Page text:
Recommend April 2014 - (Page 44)

3 northamerica KEYS, WAYS Room with a view at Cheeca Lodge in Islamorada. Embracing the essence of a classic American road trip, the 120-mile-long chain of islands forming the Florida Keys offers plenty of ways to take an island getaway without ever having to leave the U.S. lane nieset WHERE TO GO: Made up of six islands, Islamorada, 1 nicknamed the "sportfishing capital of the world," offers great diving, dining and shopping. WHERE TO STAY: The 214-room Cheeca Lodge has it all-a Jack Nicklaus-designed golf course, a saltwater lagoon perfect for swimming and snorkeling, three onsite restaurants, and a luxurious spa. Anglers aren't left out, either, since guests can fish right off of the resort's 525-ft. pier (no need to bring your fishing rods- the resort can provide them). Guests can choose from West Indies-inspired rooms, suites or beachside bungalows, which boast private balconies with views of the ocean, gardens, lagoon and golf course. While the resort is perfect for families with its 1-bedroom suites, Camp Cheeca day camp, family fishing trips and other activities, couples also have privacy in adults-only Superior Beach Bungalows. Guests staying in bungalows can quickly reach the beach via a spiral staircase leading off the balcony. Rates start at $299 midweek during high season; bungalows start at $649. ON THE WATER: Cheeca Lodge is right on the water and has an onsite full-service watersports facility, so your clients can hit the ocean any way they like. Anglers can go on a half- or full-day charter offshore, at the reef or backcountry in the bay. Those interested in getting deeper into backcountry fishing can take a kayak fishing trip in the Everglades National Park through the protected no-motor zones. The resort can also arrange specialty cruises, snorkeling trips and parasailing. TOP ATTRACTION: Scuba divers will love exploring beneath the sea in Islamorada. The key features shallow coral reefs, tropical marine life, shipwrecks and the Aquarius, an underwater habitat for scientific research. Highlights include The Eagle, a ship that was ● 44 april 2014 44-45 NA FlaKeys.indd 44 sunk just for divers with sponge, coral and schools of fish, and Alligator Reef, the site of the USS Alligator (travelers will know the location by a lighthouse that doubles as a marker). WHERE TO GO: Driving through the Lower Keys past 2 the Seven Mile Bridge, travelers will come across a quieter area that's home to beautiful beaches and state parks. One of these islands, Little Torch Key, is the jumping-off point for the exclusive private island resort, Little Palm Island. WHERE TO STAY: While the Keys are a string of islands themselves connected by the Overseas Highway, Little Palm Island provides travelers an offshore escape to a private island of their own. The island vibe here is more in tune with the South Pacific than South Florida. VIP treatment starts when guests arrive at the Welcome Station on Little Torch Key for a motor yacht shuttle to the 5.5-acre island. Home to only 15 thatched-roof, air-conditioned bungalows with 30 oceanfront suites in total, Little Palm never has more than 60 guests at a time. Each bungalow has two 1-bedroom suites sporting private sundecks and outdoor showers with personal touches like a nameplate on the bungalow door. Don't expect digital distractions, either. These sanctuaries are free of telephones, TVs and alarm clocks. While all of the suites are luxurious (there's no bad room in the house), the top-tier rooms are the 1,000-sq.-ft. Island Grand Suites, outfitted with a beach area, two full baths (one of which has a claw-foot tub and glass doors opening up to ocean views), an outdoor hot tub, and iron and crystal chandeliers. The Island Romance Suite is just as dreamy, with a personal fire pit, private deck and jacuzzi tub. Rates range from $899 to $3,200 per night. WHERE TO DINE: While guests can dine at The Dining Room, a candle-lit restaurant with a terrace overlooking the beach, or on the beach itself, those looking to get off the island can do so in style with an Ultimate Picnic. This dining perk takes on a new meaning on board The Lilyanna, for a private, 3-hour catamaran cruise with snorkel gear and a selection of breads, spreads, artisanal cheeses, Key Lime cookies and a bottle of Pinot Noir. Travelers can also jet off to another private island on board a seaplane for a 3-hour picnic ● 3/25/14 8:28 AM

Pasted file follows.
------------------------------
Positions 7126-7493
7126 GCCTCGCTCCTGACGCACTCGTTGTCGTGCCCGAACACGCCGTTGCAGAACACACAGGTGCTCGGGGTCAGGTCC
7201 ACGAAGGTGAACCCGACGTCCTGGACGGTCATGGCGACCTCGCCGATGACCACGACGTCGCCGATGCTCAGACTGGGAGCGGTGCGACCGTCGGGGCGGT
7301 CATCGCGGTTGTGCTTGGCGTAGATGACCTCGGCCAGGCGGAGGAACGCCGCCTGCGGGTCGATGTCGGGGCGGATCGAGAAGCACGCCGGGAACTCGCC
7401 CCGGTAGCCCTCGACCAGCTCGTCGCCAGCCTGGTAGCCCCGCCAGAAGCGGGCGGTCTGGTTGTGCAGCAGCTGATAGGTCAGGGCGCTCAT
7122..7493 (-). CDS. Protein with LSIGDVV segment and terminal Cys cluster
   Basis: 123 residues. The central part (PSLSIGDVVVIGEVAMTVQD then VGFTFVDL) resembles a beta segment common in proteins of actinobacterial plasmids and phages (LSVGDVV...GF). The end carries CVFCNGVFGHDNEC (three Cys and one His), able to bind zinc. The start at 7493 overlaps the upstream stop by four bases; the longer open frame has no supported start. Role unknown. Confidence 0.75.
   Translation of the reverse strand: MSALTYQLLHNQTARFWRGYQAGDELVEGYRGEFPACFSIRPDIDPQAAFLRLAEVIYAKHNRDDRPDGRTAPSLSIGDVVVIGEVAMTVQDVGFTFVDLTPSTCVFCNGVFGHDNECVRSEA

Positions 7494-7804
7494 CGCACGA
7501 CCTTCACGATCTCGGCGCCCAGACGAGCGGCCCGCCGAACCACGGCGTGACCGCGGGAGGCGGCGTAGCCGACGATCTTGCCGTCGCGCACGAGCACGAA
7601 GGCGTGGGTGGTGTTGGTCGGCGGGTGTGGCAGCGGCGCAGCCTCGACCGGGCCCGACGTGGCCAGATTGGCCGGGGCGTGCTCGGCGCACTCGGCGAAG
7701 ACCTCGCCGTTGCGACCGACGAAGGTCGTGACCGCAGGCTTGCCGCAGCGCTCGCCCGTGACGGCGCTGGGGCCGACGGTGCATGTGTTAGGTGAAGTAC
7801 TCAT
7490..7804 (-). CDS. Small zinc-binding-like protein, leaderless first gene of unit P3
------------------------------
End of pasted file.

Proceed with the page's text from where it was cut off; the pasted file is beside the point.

Table of Contents for the Digital Edition of Recommend April 2014

The Islands of Tahiti Travel Planner
Editor's Notes
Hotel Desk: Commune Hotels & Resorts
Tour Talk: Collette
What's New In Mexico
Fiji: Fantasy Islands
St. Vincent and the Grenadines
RCI’s Vision of the Seas
Florida Keys
Oahu, Aston-Style
3 Isles: The Azores, Canary Islands & Gotland, Sweden
Sun-Kissed Islands: Belize & Peru
Afloat on the Indian Ocean: Zanzibar & Madagascar

Recommend April 2014